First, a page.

Among the most significant of these perceived threats are democratic backsliding and the rise of unconsolidated democracies within the alliance, and among those on the periphery of NATO influence, in which NATO has operational interests such as failed and fragile states (Calleja, Carment, Haichin and Tikuisis, 2017; Carment and Floch, 2018).
Consider the above-mentioned examples of the Baltics in which Canada and NATO members have invested heavily to establish a deterrent against a conventional forces invasion. This military contribution is modest at best given that the source of instability among these states, just as elsewhere within NATO, is generated from within (Spruds, 2001; Carment, 1995). Their weakness invites intervention, not the other way around. Consider the equally problematic case of Ukraine, a country which must in the first instance demonstrate a strong functional economy, fair and even-handed treatment of its minorities and corruption-free leadership before it can even consider finding a lasting and legitimate solution to the conflict in the Donbass or integration within the EU (or NATO). (These points are laid out in our recent CGAI policy papers and elsewhere. See Carment, Nikolko and Belo, 2018b; Foresight Ukraine, 2017).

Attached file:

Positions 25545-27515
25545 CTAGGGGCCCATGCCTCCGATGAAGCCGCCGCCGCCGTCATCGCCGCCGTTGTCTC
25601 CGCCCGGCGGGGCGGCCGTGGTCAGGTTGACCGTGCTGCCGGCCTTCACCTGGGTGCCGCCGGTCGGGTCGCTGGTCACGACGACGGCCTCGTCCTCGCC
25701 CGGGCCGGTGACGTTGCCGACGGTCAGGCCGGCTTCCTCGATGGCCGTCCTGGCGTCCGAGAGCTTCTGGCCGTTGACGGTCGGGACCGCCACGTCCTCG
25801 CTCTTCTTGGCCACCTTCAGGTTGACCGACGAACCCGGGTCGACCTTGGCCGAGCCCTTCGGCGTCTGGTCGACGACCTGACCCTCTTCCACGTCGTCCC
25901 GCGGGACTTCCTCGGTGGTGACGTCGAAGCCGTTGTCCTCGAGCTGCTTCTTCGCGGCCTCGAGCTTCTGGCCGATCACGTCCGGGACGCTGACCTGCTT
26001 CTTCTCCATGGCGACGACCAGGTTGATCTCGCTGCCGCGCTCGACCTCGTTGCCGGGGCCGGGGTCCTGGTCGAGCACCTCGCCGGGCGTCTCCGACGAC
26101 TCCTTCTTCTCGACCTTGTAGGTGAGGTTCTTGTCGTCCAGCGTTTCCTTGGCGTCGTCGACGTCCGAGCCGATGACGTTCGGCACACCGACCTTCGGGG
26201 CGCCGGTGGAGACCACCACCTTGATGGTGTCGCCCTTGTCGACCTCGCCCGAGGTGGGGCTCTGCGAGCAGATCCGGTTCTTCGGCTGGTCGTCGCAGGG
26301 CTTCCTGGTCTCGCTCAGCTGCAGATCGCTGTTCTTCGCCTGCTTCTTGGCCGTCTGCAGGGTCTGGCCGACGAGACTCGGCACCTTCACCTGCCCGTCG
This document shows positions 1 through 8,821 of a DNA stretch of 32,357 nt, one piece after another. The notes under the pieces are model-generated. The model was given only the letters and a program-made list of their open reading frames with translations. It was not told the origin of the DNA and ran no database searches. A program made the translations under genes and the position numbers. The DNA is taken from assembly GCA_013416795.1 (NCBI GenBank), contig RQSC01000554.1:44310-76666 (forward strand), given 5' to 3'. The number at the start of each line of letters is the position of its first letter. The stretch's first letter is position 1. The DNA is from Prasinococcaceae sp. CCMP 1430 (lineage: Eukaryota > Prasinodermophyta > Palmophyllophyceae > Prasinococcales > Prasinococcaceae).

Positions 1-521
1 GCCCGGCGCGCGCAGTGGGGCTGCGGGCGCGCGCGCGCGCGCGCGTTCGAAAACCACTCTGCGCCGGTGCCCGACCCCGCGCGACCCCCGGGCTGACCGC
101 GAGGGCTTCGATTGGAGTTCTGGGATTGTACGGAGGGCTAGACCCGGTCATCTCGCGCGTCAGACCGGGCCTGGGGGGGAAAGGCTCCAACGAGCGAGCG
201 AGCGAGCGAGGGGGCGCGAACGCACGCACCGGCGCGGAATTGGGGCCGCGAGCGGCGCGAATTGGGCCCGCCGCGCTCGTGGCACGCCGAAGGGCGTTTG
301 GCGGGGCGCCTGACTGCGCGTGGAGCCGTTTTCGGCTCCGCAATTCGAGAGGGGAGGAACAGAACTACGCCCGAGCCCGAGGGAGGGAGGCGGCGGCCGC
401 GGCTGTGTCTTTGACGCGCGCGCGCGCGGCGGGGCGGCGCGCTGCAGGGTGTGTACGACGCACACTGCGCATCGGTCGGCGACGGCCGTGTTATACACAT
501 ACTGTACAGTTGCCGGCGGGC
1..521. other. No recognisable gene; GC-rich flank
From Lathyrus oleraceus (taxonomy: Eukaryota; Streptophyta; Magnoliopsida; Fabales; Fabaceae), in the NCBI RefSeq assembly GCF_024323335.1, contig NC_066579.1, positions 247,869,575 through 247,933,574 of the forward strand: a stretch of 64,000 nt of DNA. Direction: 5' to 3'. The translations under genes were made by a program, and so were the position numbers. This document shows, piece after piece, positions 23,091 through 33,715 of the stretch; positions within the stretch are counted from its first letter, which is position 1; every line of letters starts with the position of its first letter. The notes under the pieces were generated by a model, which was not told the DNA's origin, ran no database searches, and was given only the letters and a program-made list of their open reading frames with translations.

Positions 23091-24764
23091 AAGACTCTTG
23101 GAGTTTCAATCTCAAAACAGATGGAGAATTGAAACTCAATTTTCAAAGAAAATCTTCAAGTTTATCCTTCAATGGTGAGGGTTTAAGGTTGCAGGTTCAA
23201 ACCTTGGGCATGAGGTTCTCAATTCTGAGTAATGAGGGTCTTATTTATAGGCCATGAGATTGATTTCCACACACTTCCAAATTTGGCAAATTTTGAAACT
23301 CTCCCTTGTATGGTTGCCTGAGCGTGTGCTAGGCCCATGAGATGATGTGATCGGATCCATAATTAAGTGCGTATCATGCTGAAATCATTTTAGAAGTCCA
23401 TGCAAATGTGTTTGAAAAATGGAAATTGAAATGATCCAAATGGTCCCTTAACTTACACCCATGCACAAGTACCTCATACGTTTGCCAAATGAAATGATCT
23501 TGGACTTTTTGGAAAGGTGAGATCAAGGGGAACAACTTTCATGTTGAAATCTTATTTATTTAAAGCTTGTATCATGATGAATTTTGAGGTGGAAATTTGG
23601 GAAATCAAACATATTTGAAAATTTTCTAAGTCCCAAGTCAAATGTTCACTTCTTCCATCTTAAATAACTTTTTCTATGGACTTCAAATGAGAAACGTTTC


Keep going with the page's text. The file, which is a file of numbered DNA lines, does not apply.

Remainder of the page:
Drawing on the cases of China, Russia, Israel and Canada, we illustrated the concepts of hybrid warfare and grey-zone conflict. We identified hybrid warfare as a subset of grey-zone conflicts, in which conventional and unconventional tools and tactics are used in tandem. The revisionist element in grey-zone conflict differentiates it from hybrid warfare. Each of the actors in our case studies identifies a distinct balance between conventional and unconventional tactics, prioritizes success in various level(s) of warfare and pursues revisionism to different extents. We find that Israel and Canada/NATO use hybrid warfare more frequently now, relying not only on covert operations and soft power, but on conventional military tools and techniques to achieve their goals. In contrast, China and Russia engage in grey-zone conflict primarily through unconventional techniques with the hope of not only achieving short-term tactical victories against the U.S and NATO, but to challenge the regional and/or global order of alliances and influence international norms of conduct. China is most definitely seeking to revise the international order, while Russia is reacting to post-Cold War changes in its security environment and what it regards as NATO encroachment.